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Tuesday, November 29, 2005

Storm Delta nears Canary Islands

Latest satellite weather image, courtesy
Canarian Astrophisics Institute (IAC)
The regional government declared a state of alert in the Canary Islands as Tropical Storm Delta (the 25th of the season) headed towards the archipelago.

The fishing fleet was ordered to remain on dry land and citizens were advised to avoid travelling, especially on roads close to the coasts and, to take extra precaution on mountain and narrow roads where there is a heightened risk of falling trees or rocks.

Schools were closed Monday throughout the Canary Islands and several inter-island flights were cancelled, with others suffering delays as the first winds of Atlantic tropical storm Delta hit the archipelago.

Keen to allay fears among the population who might be concerned about the risk of damage on a par with that caused by Wilma or Katrina, simply because this is a named storm, local TV presenters interviewed meteorologists on air via telephone link.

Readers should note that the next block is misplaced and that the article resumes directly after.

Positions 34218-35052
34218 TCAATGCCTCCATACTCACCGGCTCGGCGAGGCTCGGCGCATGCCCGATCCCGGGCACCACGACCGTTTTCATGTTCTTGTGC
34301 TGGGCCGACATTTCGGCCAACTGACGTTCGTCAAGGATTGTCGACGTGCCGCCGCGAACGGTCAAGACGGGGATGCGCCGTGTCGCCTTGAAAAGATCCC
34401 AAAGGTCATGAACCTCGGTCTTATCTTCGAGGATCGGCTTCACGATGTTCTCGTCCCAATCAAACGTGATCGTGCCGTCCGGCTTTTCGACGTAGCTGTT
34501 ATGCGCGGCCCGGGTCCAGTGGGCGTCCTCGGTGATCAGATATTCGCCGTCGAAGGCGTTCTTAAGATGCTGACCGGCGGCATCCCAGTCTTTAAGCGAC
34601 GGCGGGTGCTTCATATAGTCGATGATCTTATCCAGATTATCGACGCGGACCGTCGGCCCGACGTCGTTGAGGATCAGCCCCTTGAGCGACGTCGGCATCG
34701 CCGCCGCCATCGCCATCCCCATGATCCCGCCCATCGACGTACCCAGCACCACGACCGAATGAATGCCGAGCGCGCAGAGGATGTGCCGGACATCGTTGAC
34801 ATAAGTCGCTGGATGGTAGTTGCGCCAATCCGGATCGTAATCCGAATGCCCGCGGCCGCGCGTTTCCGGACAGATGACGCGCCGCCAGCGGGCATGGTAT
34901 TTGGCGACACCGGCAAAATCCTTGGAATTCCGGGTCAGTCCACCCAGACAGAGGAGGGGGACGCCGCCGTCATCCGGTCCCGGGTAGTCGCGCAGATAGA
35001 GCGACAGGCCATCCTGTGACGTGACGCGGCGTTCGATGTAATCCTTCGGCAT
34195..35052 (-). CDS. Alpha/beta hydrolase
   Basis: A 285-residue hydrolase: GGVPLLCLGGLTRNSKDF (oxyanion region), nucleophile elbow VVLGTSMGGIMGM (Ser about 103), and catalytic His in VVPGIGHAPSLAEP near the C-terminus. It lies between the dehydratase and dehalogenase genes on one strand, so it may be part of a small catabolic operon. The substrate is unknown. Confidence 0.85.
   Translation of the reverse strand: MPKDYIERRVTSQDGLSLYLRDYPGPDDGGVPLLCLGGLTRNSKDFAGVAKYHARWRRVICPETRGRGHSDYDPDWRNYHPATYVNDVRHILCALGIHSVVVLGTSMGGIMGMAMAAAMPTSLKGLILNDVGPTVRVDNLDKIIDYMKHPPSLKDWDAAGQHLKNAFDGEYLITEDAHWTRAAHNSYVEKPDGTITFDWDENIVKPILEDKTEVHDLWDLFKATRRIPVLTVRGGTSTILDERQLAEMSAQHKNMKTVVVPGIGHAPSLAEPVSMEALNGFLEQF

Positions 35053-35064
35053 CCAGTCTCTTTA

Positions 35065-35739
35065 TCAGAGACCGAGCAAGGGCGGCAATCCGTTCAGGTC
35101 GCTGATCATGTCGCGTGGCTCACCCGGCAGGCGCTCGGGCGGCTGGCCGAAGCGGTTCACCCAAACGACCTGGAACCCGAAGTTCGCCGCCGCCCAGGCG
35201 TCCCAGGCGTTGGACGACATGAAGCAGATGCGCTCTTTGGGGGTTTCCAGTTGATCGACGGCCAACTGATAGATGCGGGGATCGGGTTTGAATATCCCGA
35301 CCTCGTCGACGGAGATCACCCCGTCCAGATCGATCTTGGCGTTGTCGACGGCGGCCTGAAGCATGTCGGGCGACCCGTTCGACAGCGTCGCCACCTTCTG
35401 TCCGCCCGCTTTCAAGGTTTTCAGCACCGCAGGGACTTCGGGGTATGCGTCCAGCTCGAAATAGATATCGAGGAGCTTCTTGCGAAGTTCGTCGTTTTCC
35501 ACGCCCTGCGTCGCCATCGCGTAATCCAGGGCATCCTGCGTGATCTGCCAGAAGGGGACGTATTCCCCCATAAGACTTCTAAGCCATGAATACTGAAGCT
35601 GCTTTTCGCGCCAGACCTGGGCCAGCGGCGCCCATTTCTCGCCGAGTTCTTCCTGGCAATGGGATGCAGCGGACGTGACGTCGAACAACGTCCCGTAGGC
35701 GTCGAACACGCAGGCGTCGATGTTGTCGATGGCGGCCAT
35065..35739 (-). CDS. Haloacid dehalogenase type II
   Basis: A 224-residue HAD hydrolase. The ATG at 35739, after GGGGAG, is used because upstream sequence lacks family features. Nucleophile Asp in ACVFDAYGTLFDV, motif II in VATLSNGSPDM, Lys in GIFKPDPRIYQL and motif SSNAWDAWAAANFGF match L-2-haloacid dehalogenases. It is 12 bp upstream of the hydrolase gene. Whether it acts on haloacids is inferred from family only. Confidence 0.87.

Presenter: "What is the difference between this and previous storms we've seen in the archipelago?"

Meteorologist: "The Hurricane Center in Miami gave it a name."

OK, just so we know!

Meteorologists predicted wind speeds of between 75 and 100 kmh in the uplands of Tenerife and La Palma, possibly reaching 150 kmh or more on the summit of Mount Teide. Winds have continued to buffet Secret Tenerife's "headquarters" throughout Monday, but, so far, with less force than we have seen on previous occasions.

Electricity supplies have been interrupted more than once, but we have decided to follow official advice to the letter, "avoid unnecessary trips". Lock up, wrap up and sit it out, is usually the best way to deal with these short lived weather fronts.

Situación de alerta ante los fuertes vientos y lluvias, preludio de la tormenta 'Delta'

All events are liable to change beyond our control.

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